Taking aim at Maryland's high violent crime rate, Gov. Martin O'Malley announced yesterday that he would seek legislation to expand DNA sampling to people arrested for violent crimes and burglaries.
Flanked by Attorney General Douglas F. Gansler and a bevy of state and local law enforcement officials, O'Malley said that taking DNA swabs from people arrested as well as those convicted of felonies or sex offenses would help police prevent violent crimes by solving old cases, interrupt serial criminals and clear some who have been wrongly convicted on other evidence.
"It will be a huge help to increasing the reservoir law enforcement will have to solve these cases and make Maryland one of the safest states in the union," the governor said.
He and Gansler noted that Maryland has the fifth-highest rate of violent crimes in the nation.
O'Malley also announced that with the help of federal funds obtained by the state, the Maryland State Police have wiped out a backlog of more than 24,000 DNA samples collected that had yet to be entered into a nationwide database maintained by the FBI.
He and other law enforcement officials at the news conference at the Maryland State Police Forensic Science Laboratory in Pikesville likened the DNA testing to fingerprinting of suspects and said the public should have no fear of its privacy being invaded by a measure targeting violent criminals.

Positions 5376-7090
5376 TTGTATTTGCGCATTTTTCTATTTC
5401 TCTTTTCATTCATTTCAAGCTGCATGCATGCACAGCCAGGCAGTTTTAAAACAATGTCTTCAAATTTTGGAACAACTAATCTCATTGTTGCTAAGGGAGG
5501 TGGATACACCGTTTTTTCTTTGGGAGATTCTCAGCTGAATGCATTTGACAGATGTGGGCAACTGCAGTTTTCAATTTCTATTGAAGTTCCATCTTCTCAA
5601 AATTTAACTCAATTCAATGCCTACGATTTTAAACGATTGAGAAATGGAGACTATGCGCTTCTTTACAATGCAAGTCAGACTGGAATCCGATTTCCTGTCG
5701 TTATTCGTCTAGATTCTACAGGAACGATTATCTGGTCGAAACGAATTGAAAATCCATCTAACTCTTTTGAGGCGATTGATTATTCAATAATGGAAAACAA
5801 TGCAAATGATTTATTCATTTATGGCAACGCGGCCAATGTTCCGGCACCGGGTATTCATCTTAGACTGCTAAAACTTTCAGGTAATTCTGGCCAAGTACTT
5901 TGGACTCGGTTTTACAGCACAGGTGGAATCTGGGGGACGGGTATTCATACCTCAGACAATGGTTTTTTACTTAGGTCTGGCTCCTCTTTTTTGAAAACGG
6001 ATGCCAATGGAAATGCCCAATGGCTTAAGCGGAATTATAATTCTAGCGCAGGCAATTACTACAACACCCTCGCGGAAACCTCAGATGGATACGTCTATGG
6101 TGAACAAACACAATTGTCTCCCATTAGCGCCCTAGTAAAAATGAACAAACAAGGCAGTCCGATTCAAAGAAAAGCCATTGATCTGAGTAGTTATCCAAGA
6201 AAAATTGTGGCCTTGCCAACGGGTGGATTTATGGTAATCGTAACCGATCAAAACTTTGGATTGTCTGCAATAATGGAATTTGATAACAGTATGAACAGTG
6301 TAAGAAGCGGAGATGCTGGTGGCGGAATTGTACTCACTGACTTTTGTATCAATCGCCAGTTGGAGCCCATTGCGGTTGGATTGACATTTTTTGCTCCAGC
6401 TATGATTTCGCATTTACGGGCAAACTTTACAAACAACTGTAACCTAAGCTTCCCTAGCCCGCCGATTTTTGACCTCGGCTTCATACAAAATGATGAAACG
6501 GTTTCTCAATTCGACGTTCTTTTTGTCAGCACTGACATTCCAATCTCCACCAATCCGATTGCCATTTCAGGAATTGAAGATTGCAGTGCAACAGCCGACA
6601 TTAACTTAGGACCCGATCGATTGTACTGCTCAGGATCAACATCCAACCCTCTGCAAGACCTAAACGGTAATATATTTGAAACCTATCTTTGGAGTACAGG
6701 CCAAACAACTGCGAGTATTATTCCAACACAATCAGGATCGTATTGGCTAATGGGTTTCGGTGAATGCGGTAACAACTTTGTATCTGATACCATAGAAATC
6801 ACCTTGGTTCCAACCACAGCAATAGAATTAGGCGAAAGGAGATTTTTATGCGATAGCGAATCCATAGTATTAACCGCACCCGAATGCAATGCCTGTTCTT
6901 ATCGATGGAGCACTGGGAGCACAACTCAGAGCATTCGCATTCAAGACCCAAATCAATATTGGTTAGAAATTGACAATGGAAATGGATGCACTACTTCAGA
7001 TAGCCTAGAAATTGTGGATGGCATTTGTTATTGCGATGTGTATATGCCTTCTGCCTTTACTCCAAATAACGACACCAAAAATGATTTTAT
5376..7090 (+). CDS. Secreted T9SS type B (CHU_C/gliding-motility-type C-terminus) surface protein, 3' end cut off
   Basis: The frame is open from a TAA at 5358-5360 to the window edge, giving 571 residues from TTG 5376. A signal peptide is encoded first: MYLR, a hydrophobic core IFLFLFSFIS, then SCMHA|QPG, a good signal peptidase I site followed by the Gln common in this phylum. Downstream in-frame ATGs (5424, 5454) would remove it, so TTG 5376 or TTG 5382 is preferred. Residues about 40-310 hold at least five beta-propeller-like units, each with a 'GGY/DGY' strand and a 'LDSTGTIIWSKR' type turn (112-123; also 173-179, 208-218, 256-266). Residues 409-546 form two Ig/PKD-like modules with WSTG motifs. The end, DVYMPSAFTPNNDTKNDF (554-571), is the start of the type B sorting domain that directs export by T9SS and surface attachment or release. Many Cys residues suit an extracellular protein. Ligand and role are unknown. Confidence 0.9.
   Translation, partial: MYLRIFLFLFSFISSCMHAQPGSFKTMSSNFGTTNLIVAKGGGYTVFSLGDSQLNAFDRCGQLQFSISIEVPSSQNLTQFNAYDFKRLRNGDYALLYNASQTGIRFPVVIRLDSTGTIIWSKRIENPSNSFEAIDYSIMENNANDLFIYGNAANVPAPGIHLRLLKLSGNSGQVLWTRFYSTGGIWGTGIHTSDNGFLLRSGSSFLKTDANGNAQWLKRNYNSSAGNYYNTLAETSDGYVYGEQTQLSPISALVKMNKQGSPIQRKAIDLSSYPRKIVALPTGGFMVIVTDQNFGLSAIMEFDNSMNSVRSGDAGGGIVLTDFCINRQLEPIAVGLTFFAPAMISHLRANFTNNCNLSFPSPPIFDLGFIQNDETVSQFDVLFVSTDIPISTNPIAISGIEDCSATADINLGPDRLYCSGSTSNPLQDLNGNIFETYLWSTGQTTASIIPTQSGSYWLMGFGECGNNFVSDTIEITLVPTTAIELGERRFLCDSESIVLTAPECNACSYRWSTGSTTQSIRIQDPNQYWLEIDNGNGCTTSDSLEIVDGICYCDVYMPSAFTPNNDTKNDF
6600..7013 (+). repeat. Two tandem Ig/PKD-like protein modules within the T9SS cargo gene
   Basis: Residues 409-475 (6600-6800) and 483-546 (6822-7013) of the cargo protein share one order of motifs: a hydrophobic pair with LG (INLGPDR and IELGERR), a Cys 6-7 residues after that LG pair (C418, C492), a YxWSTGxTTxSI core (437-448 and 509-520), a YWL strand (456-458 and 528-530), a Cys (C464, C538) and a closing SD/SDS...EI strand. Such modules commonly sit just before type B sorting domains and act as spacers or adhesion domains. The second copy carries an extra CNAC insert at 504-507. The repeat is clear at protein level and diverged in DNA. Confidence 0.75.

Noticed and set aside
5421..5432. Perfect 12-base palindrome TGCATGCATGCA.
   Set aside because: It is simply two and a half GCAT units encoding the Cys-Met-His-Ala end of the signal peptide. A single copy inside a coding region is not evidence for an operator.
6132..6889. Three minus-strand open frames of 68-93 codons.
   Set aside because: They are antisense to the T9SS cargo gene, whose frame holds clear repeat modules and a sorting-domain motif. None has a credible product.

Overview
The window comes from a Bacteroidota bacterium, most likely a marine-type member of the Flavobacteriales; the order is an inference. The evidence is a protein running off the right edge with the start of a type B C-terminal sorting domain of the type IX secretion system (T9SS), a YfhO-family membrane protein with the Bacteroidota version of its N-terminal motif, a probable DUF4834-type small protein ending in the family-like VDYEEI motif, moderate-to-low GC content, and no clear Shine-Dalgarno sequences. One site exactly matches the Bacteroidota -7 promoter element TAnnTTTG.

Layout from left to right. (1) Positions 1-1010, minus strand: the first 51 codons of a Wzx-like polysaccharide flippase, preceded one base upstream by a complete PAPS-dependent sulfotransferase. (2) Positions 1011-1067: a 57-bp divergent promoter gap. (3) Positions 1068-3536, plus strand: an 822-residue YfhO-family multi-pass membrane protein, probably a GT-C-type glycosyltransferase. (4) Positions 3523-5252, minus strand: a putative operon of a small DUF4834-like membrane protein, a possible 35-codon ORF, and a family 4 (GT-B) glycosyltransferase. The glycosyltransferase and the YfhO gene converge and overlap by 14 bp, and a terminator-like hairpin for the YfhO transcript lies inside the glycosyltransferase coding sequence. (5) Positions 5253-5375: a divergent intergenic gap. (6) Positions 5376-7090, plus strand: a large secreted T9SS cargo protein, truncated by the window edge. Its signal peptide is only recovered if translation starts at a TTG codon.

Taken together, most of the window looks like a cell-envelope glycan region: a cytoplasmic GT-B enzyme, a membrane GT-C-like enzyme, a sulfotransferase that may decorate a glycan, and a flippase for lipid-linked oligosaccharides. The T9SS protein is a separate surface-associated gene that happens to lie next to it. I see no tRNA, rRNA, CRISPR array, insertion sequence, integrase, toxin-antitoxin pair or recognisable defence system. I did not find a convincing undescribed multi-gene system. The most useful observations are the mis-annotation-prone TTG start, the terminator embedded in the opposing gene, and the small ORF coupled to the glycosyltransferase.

Eleven states collect DNA samples from those arrested on felony charges, and O'Malley said Virginia had been among the first to do so. Maryland now collects samples from convicted sex offenders and from convicted felons.
Similar legislation has failed to pass the General Assembly before, amid concerns posed by defense lawyers and civil liberties advocates.
Cindy Boersma, legislative director of the American Civil Liberties Union of Maryland, said taking DNA samples from arrestees could violate their constitutional rights against unreasonable search and seizure, since they have yet to be convicted of anything.
The samples are being taken to see if the suspect can be connected to other unsolved crimes without investigators having any probable cause to link them to more offenses, she said.
Sen. Brian E. Frosh, chairman of the Judicial Proceedings Committee, predicted the bill would "have some traction" if the governor pushes it.
But the Montgomery County Democrat was noncomittal, saying he would need to see the bill before deciding whether he could support it.
O'Malley drew support from at least one Republican, Del. Christopher B. Shank, the minority whip from Washington County.
"It is in my opinion a common-sense measure to protect public safety," said Shank, a member of the House Judiciary Committee.
Shank said a measure that would have authorized taking DNA samples from arrestees died in the committee last year, but the overriding concern then was the cost involved, not privacy.
O'Malley said hiring additional lab workers and equipment to process arrestees' DNA samples would cost about $1.7 million a year. He called the cost "a small price to pay" to curb crime and predicted that the legislature would support the measure this year.